Iam an astronaut on the Moon


Why is the astronaut in the picture wearing a glass mask that covers his whole face? Could he just wear dark glasses?

No. The glass mask also keeps the air in his suit.

He is carrying the big pack on his back. Think of three things that are in the pack. You can work out the answers by discussing the story.

Water, air, batteries, radio and a fridge system to keep him cool. Don't let the learners try guessing the answers; teach them to make inferences from the story they just read.

The sand on the Moon appears to have a light colour. Why does the Moon give us light at night?

The sand does not make its own light. The Moon is like a grey wall with the Sun shining on it. The grey wall lights up a dark room.

Make a drawing of yourself on the Moon. Write a heading for your picture: This picture shows me on the Moon. Show the protective suit that you wear, and write labels for the parts of your protective suit.

This is the Earth seen from the surface of the Moon.

The phases of the Moon

A phase is a period of time. For example, you are now in the Intermediate Phase at school. In Gr. 7 you will be in the Senior Phase.

As the Moon orbits around the Earth, it appears as though the Moon is changing its shape in the sky. The Moon changes from a thin crescent to a full circle or disk (full moon) and then it shrinks back to a thin crescent again. It is then not visible for a few days again. These changes in the Moon's shape are called the Moon's phases.

Look at the diagram showing all the phases of the Moon.

The Moon moves in an orbit around the Earth. The Moon takes about 29½ days to go all the way around and come back to the same position. This length of time is almost one month and so it takes almost one month from a full Moon to the next full Moon.

The Moon changes shape each night as the Earth is casting a shadow on the Moon. Depending on the position of the Moon, the Earth and the Sun, the Earth blocks the Sun's light from reaching the Moon and therefore casts a shadow. As the Moon moves around the Earth different shadows will be cast on the Moon from the Earth making it look like it is changing shape.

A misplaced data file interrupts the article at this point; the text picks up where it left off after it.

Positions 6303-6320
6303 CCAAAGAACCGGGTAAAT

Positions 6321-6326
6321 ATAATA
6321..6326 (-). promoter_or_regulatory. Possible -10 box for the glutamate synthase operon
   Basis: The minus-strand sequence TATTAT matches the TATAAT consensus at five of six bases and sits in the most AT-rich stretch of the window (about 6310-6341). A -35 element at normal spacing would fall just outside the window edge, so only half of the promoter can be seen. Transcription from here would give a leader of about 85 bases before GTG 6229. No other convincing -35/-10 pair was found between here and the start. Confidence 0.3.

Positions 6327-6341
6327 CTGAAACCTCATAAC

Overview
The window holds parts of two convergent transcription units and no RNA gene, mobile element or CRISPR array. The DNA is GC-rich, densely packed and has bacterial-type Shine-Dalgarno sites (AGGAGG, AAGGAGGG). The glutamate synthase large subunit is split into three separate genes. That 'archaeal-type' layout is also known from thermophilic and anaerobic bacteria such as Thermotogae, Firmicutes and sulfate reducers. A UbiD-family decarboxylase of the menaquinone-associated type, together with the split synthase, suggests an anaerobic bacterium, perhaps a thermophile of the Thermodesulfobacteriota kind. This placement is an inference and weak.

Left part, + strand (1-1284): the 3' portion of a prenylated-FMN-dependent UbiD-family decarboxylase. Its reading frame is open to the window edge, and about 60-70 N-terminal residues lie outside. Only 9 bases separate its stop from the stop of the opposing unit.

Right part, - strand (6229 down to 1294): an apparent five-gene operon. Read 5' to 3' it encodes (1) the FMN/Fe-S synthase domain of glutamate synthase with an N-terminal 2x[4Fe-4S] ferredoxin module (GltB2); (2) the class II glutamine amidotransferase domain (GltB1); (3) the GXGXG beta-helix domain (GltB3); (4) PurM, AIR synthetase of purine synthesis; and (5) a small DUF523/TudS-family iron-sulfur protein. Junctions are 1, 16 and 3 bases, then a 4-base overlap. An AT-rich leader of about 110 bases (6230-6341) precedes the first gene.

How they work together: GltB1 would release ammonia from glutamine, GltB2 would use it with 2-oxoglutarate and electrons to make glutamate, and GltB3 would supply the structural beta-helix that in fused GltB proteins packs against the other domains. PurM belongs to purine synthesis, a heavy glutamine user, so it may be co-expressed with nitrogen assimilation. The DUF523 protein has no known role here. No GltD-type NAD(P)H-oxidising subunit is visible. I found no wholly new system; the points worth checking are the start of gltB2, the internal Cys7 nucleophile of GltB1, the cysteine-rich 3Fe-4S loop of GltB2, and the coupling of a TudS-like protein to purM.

The Moon orbits the Earth once every 29½ days.

Why does the Moon change shape during the month?

The Sun shines on the Moon but there is always a part of the Moon that the Sun cannot reach. We can see the part that has sunlight on it, but we cannot see the dark part that is in shadow.

If you don't do this activity outside, then set up a big mirror to shine sunlight into the classroom.

Make a model of the Earth, Sun and Moon

This model will help you understand why the Moon's shape changes during the month.


  • asmall ball to represent the Moon
  • a sunny day!


  1. You must do this activity outside, early in the morning while the Sun is still low.
  2. Begin with your back to the Sun.
  3. Hold out your 'Moon' in front of you, as you see in the following picture.
  4. Your head is the Earth and your nose is Africa. You are looking from Africa. Which phase of the model Moon do you see?

How to hold the 'Moon' with the Sun behind you.

  1. Keep your arm stretched out and swing around until the model Moon is between you and the Sun. Now you see only the shadow side of your 'Moon'. You are seeing new moon.
  2. Keep your arm stretched out and move the 'Moon' to your right until a little sunlight shines on the side of the 'Moon'.

In case you are wondering, the learners move the ball (the 'Moon') to their right because they are in the southern hemisphere.

  1. Which shape of the Moon do you have now? Point to the pictures in the diagram showing the Moon phases.
  2. Turn more to your right until half the Moon has light on it.
  3. Which shape are you seeing now? Point to the picture in the diagram.
  4. Turn your back to the Sun, so that you see light all over the side of the Moon. This is like 14 days passing.
  5. Which shape of the Moon do you have now? Point to the pictures in the diagram.
  6. Turn further to your right. Show your teacher how you can get the shape in the diagram. This is like 21 days passing

The Moon takes about 29½ days to go around the Earth and come around to the same position it was in before.


If it were new moon tonight, how many days will it take for the Moon to be full again?

about 14 days

How many days will it take for the Moon to be a new moon again?

29½ days from new moon to next new moon

Carry out the activity on the Moon watch while continuing with other work as it will take 1 month to complete. You may want to give them other sheets to take home to observe the Moon so that they do not have to take their workbooks home.

Observing the Moon's phases


  • pencil to draw
  • recording Sheet


  1. Look at the Moon at the same time every night, for a month.
  2. Write the date in the relevant block in the recording sheet below.
  3. Make a drawing of the shape you see every night in the table below.